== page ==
- After New York State cancelled its Democratic presidential primary altogether, a suit by candidate Andrew Yang resulted in a decision forcing the state to reinstate the primary.
- Massachusetts candidates successfully brought suit challenging the state’s signature requirements to access the September primary ballot. The judge ordered three forms of relief: dropping the signature requirement by 50 percent; extending the deadline for gathering signatures; and authorizing the use of electronic signatures on nomination papers.
- In Texas, two major cases have focused on the availability of mail-in ballots. In May, the state supreme court unanimously held that the risk of COVID-19 is not a “disability” that would allow voting by mail; the state otherwise allows the elderly and those who will be away on election day to vote by mail. That same month, the state Democratic Party won a preliminary injunction from a federal district court judge to expand vote-by-mail availability, but the injunction was stayed in June by the Fifth Circuit, which criticized the lower court’s decision as something “that will be remembered more for audacity than legal reasoning. The federal Supreme Court declined to hear an appeal of the Fifth Circuit’s ruling.
- A case brought by the Minnesota Alliance for Retired Americans Educational Fund resulted in a consent decree with the Secretary of State which waived the requirements that mail-in ballots have a witness signature and are received by election day. These provisions apply only to the state’s August primary; the general election rules are not yet certain.
Looking ahead to November
Elected officials at all levels continue to grapple with voting during a pandemic, with a focus now on the general election, just 100 days away. And as November approaches, the partisan divide over election issues seems certain to grow.
The underlying conflict in many these debates is between those urging that voting rules must be adjusted to adapt to the current emergency and those who argue that doing so invites fraud into the process. President Trump, although he himself has voted by mail, has taken the latter view, tweeting in June that “Because of MAIL-IN BALLOTS, 2020 will be the most RIGGED Election in our nations history. We voted during World War One & World War Two with no problem, but now they are using Covid in order to cheat by using Mail-Ins.”
The public, however, seems to favor greater flexibility. A recent Pew Research poll found that two-thirds of Americans believe the option to vote early or absentee should be available to all voters, even without a documented reason. And studies have shown that there is not a significant partisan impact of vote-by-mail programs, despite such claims.
With partisan rhetoric continuing to increase, we can expect more battles between election authorities of each party and at every level of government as voting procedures are adjusted. For example, a local official who seeks to open more voting centers may face opposition from a state legislature controlled by the other party that seeks to restrict such an expansion.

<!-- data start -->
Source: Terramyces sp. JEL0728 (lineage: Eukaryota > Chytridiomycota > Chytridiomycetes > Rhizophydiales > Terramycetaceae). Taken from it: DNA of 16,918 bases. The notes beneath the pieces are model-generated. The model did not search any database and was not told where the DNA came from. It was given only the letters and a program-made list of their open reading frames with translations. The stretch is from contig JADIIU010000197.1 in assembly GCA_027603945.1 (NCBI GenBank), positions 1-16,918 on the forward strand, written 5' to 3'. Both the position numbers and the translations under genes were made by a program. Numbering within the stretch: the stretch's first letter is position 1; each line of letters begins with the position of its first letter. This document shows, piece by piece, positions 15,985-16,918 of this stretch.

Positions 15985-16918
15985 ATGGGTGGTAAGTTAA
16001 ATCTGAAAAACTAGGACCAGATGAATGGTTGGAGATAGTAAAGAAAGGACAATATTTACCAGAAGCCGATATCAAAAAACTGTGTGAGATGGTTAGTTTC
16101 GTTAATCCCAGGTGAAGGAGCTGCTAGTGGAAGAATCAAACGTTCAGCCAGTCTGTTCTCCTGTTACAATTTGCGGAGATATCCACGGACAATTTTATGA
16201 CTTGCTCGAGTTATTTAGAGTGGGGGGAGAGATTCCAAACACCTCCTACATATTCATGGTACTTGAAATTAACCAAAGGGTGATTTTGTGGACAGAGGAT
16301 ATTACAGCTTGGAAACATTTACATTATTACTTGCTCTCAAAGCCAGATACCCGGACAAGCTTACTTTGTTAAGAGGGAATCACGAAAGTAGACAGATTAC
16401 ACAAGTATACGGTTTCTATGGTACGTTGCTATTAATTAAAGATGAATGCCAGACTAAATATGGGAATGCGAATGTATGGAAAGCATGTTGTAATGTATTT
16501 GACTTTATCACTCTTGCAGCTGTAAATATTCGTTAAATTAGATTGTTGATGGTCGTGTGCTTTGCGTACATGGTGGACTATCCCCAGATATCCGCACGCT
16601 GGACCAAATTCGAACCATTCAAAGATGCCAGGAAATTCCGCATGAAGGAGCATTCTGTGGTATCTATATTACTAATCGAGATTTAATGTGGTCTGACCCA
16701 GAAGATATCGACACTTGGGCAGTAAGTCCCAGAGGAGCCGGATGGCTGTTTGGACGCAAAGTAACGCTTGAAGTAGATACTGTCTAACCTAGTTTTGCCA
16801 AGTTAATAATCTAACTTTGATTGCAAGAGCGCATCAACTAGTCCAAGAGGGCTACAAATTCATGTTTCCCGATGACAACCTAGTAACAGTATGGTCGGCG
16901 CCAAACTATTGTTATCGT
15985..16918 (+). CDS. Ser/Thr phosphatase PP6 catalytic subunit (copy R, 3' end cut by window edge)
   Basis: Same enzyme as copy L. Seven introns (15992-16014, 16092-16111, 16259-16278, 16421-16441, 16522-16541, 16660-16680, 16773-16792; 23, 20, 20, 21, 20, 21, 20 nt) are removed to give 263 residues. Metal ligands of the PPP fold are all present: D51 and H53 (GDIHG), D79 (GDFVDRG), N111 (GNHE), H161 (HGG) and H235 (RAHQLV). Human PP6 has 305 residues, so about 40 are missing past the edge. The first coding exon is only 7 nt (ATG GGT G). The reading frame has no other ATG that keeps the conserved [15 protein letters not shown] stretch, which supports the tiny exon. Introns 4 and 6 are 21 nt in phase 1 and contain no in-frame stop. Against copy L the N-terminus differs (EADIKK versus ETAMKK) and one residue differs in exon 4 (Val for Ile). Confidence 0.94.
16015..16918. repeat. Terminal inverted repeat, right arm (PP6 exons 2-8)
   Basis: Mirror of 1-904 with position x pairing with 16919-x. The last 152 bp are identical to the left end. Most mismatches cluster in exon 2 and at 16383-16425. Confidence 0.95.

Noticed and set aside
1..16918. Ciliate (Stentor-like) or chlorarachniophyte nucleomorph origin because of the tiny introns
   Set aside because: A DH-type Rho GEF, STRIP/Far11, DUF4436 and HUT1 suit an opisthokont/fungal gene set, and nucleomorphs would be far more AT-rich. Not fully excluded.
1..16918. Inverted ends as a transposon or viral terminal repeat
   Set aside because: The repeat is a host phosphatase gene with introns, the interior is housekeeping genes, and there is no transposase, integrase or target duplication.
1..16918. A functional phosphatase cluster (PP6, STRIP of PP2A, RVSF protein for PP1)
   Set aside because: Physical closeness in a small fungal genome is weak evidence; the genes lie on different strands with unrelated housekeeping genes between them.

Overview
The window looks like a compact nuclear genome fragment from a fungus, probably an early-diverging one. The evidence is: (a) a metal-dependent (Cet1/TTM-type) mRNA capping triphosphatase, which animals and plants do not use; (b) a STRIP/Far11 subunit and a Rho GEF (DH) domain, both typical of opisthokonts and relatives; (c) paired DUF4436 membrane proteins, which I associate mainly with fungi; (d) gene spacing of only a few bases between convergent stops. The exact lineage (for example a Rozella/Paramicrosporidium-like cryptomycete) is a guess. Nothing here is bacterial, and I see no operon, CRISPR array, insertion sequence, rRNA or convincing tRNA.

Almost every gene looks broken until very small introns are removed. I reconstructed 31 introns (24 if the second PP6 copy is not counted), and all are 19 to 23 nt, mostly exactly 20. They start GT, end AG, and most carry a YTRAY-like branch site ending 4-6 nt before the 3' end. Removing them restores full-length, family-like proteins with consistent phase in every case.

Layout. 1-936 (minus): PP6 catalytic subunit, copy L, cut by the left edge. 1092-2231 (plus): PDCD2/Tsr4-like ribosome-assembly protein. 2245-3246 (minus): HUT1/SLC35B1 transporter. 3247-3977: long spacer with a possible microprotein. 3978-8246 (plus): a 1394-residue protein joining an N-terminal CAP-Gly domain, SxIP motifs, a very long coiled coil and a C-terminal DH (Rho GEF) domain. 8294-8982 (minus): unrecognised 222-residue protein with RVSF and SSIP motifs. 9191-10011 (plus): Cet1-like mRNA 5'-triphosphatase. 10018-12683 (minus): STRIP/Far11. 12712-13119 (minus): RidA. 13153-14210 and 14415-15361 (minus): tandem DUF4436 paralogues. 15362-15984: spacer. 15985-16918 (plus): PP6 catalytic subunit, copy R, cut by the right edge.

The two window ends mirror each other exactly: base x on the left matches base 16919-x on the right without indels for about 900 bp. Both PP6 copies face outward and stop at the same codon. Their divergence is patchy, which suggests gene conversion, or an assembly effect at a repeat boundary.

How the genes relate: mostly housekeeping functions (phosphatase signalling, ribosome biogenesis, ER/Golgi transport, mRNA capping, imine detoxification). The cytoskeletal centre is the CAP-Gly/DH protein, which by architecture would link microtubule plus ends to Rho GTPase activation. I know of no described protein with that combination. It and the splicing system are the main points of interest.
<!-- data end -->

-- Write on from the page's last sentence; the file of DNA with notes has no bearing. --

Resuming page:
Issues to watch
In the remaining 100 days before the election, the following will be among the most pressing voting issues:
- Will the federal government make additional funding available to states and localities to help with the upcoming elections? The Coronavirus Aid, Relief, and Economic Security (CARES) Act, enacted in March, provided $400 million in grants for this purpose, but states have argued that the amount is insufficient. The House of Representatives subsequently passed the Health and Economic Recovery Omnibus Emergency Solutions (HEROES) Act in May, which would direct $3.6 billion for “contingency planning, preparation, and resilience of” federal elections, but the Senate has not taken up the legislation.
- Will state and local governments be able to identify safer alternatives to traditional polling places? A group led by LeBron James has promoted NBA arenas and other sports venues as new polling venues, with more room for social distancing. Mecklenburg County, North Carolina approved the use of Charlotte’s NFL and NBA stadiums for this purpose recently, and other cities have done or are considering the same.
- Will state and local governments, and will the US Postal Service, be prepared for a deluge of mailed ballots? Officials in Texas and other states have said they oppose mail-in voting in part because they fear the election infrastructure cannot handle a surge in such voting. And the Postal Service, already stretched thin, has seen problems this year with mailed ballots in the primaries.
- Will the lack of a quorum at the Federal Election Commission (FEC) impact the enforcement of campaign finance laws? The FEC requires four votes to take action on enforcement matters and to provide advisory opinions to regulated parties but had only three sitting Commissioners out of six slots for more than seven months. After a fourth Commissioner was finally sworn in on June 5, one of the other members announced her departure just three weeks later, leaving the FEC again unable to take action in the months ahead of the election.
- Finally, will American voters, and observers around the world, be prepared for an election night that may not include the declaration of a winner? During the primaries, it become routine for the winners to be announced days later. While the delay in resolving the 2000 election between George W. Bush and Al Gore seemed, at the time, a once-in-a-lifetime anomaly, another delay – and the possibility of litigation over absentee and provisional ballots – would surprise no one in 2020.
For more than four months, COVID-19 has exposed weaknesses in the US healthcare system, the country’s education system, and the national economy more broadly. The same is true, unfortunately, for US electoral systems and procedures, and the biggest test is still to come.
This information does not, and is not intended to, constitute legal advice. All information, content, and materials are for general informational purposes only. No reader should act, or refrain from acting, with respect to any particular legal matter on the basis of this information without first seeking legal advice from counsel in the relevant jurisdiction.